ESVONC Congress 2015 – Kracow, Poland
CANCER PAIN IN DOGS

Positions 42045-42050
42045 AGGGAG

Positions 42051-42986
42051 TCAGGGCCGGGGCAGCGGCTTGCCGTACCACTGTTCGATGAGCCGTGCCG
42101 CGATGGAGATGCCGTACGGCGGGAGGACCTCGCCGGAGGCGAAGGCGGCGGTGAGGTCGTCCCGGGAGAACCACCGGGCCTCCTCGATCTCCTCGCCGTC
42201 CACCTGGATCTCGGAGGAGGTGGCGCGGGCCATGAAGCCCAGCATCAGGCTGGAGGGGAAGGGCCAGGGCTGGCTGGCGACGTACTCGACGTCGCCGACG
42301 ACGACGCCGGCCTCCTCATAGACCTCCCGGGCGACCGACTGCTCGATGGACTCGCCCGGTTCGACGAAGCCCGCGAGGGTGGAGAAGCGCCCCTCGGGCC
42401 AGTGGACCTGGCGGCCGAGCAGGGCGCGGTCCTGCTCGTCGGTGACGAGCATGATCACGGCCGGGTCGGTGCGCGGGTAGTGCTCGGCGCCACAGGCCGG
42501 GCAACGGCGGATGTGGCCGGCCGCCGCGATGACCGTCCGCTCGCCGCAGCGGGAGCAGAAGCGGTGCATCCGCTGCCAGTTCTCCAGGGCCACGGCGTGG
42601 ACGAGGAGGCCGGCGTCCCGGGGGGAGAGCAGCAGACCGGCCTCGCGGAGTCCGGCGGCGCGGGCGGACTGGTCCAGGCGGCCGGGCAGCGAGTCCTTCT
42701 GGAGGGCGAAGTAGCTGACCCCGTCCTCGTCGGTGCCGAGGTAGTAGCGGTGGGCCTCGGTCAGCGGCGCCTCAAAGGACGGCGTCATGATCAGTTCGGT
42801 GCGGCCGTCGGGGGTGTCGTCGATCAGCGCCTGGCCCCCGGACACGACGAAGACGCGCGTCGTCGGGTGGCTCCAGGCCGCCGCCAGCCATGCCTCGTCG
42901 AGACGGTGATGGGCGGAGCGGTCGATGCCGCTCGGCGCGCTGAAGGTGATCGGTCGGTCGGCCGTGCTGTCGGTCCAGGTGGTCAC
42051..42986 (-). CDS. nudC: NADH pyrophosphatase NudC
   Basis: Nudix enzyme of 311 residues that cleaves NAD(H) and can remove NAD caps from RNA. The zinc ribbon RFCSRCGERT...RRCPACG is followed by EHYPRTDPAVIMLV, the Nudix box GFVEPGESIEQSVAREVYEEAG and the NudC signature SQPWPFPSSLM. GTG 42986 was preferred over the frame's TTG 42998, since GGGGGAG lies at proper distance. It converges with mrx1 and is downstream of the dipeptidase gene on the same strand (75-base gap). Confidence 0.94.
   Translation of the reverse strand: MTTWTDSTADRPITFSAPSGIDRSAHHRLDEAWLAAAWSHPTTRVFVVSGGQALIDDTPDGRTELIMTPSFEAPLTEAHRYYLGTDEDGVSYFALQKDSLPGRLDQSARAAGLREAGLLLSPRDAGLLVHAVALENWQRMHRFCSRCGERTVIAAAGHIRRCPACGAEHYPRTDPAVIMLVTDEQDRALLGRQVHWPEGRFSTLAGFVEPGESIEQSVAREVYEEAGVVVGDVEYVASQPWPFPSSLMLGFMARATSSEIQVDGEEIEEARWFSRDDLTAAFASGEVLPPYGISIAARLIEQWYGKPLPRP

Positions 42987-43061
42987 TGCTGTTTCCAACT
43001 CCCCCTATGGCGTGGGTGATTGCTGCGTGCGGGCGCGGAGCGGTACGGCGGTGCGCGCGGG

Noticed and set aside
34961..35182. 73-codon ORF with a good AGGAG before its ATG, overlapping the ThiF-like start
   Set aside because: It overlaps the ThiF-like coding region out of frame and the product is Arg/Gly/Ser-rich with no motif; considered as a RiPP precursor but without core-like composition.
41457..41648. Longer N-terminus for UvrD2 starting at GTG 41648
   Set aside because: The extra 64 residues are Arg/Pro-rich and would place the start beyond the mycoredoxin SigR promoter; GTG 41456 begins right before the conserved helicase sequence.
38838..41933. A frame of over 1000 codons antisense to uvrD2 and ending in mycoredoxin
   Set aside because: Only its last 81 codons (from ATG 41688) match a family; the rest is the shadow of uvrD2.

Facing to the extensive data regarding cancer pain in humans, no studies regarding canine patients has be conducted. The aim of this study was to evaluate clinical features of cancer pain in dogs and cats. Single referral institution series of dogs with histologically and imaging defined tumors were retrospectively evaluated. Cancer pain was classified as nociceptive, inflammatory, due to spasm-compression and neuropathic. A Melbourne Measure Pain Scale was applied to grade pain. Contingency tables were generated for categorical variables (breed, sex, grade and type of pain, chief complaint, localisation, histology, imaging, pain site, treatment). Associations were assessed by Fishers exact, Wilcoxon rank sum test, t-test, and one-way ANOVA. 1543 dogs with a tumor were considered. Of these, 42% showed no pain, in 38% pain was a presenting complaint, in 21% pain was not known by owner but demonstrated at clinical examination, in 9% pain was the chief complaint. Pain was slight in 33%, moderate in 15%, severe in 5%. Pain was in 64% chronic, in 33% episodic acute pain in a chronic setting, 3% chronicle. type of pain was in 66% nociceptive, 23% inflammatory, 10% due to spasm-compression and 1% neuropathic. Appendicular osteosarcoma and urethral ulcerated tumors were associated with more severe pain. No correlation between age, breed, sex, presence of metastasis and grade of pain was observed. Pain associated with cancer in dogs seem to be of lesser degree comparing to humans. The different type of pain observed can suggest different treatment modalities.